Hamdan and Common Article 3
Jun-29-06 09:31 pm
There has been some debate in the blogosphere about the significance of the Hamdan decision's discussion of Common Article 3 of the Geneva Conventions. Marty Lederman has consistently argued that the Court's decision means that all the protections established by Common Article 3 would apply to the U.S. conflict with al Qaeda. Of course, he recognizes that :
the Court did not hold that all of the protections of the Geneva Conventions apply to suspected Al Qaeda detainees, or that they are entitled to all of the protections of POWs. It held "merely" that the minimum baseline protections of Common Article 3 are binding -- which is a floor far, far higher than the practices of this Administration.Peter Spiro, over at Opinio Juris seems to dispute Lederman:
Over at Scotusblog Marty Lederman asserts that the Court’s finding on common article 3 spills over to dispatch with interrogation practices in other detainee contexts. That may be true at some level, but on my read the decision itself doesn’t vindicate that claim in court. The Court seems careful to hang the common article 3 argument on the hook of UCMJ article 21, which incorporates the laws of war for purposes of establishing the commissions (see page 64 of the slip). You don’t have that hook when it comes to detentions outside the context of the commissions. So while the Court is now on record as finding the Geneva Conventions to apply, and that will obviously weigh heavily in various deliberative contexts, it’s not clear to me that Court gets the last word on this, nor that the decision “basically resolves the debate,” as Marty puts it.My read is this:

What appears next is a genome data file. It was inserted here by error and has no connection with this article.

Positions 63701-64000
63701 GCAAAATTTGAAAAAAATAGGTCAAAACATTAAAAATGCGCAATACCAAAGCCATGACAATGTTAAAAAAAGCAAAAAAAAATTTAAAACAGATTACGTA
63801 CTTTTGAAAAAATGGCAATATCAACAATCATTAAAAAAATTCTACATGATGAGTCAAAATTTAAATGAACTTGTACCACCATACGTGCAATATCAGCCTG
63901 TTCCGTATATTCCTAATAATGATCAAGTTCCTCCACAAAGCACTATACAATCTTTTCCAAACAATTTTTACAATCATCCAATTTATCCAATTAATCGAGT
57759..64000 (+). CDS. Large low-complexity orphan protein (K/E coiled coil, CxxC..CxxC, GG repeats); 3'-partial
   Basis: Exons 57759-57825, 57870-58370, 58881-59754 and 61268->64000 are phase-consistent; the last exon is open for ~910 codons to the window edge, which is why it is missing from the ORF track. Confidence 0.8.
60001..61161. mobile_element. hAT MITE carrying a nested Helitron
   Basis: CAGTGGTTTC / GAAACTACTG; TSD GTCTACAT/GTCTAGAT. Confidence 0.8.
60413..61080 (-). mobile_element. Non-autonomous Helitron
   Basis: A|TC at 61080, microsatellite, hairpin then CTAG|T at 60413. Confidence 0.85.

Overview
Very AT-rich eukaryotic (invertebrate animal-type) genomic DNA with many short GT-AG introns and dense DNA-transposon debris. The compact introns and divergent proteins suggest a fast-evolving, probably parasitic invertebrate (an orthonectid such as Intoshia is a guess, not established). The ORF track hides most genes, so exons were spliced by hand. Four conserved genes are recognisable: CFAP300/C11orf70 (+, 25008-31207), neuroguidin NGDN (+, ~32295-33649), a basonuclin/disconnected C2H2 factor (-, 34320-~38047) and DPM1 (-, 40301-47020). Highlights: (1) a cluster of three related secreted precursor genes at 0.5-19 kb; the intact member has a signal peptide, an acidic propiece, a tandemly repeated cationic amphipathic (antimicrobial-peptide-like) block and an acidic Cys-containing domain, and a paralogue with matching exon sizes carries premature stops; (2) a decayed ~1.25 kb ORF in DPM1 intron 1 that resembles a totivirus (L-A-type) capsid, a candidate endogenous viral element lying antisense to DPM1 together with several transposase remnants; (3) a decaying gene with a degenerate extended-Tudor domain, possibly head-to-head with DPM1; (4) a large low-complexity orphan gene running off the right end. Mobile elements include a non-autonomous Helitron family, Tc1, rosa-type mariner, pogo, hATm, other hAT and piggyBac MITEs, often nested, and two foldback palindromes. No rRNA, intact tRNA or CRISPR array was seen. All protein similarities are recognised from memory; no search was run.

First, the Court did conclude that Common Article 3 applies to the U.S. in its war with al Qaeda-- as long as that conflict is taking place in a state that is party to the Geneva Conventions. That would mean that all the protections under Common Article 3 would be binding on the United States, as a matter of international law.
Second, the Court did rule that Common Article 3 applies as a matter of U.S. law in the Hamdan case because the UCMJ incorporates the laws of war for military commissions.
Third, the Court did not say that the Geneva Conventions in general, or Common Article 3 in particular, would be self-executing. It was unnecessary for the Court to reach that question.
So, what this means is this: Lederman is correct in that the Supreme Court "basically revolves the debate" about how U.S. courts will understand the applicability of Common Article 3 to America's war with al Qaeda, when the Geneva Conventions are a proper source of law for the Court to apply. In other words, because the Court has not said that Article 3 is self-executing, it is possible that in a future case-- say one dealing with torture-- the court may never get to the question of whether Common Article 3 applies. Of course, if a court were to rule that Common Article 3 were self-executing or that the protections of Common Article 3 have become customary international law, Hamdan would indicate that all the obligations contained in Common Article 3 would apply in that case as a matter of U.S. law.
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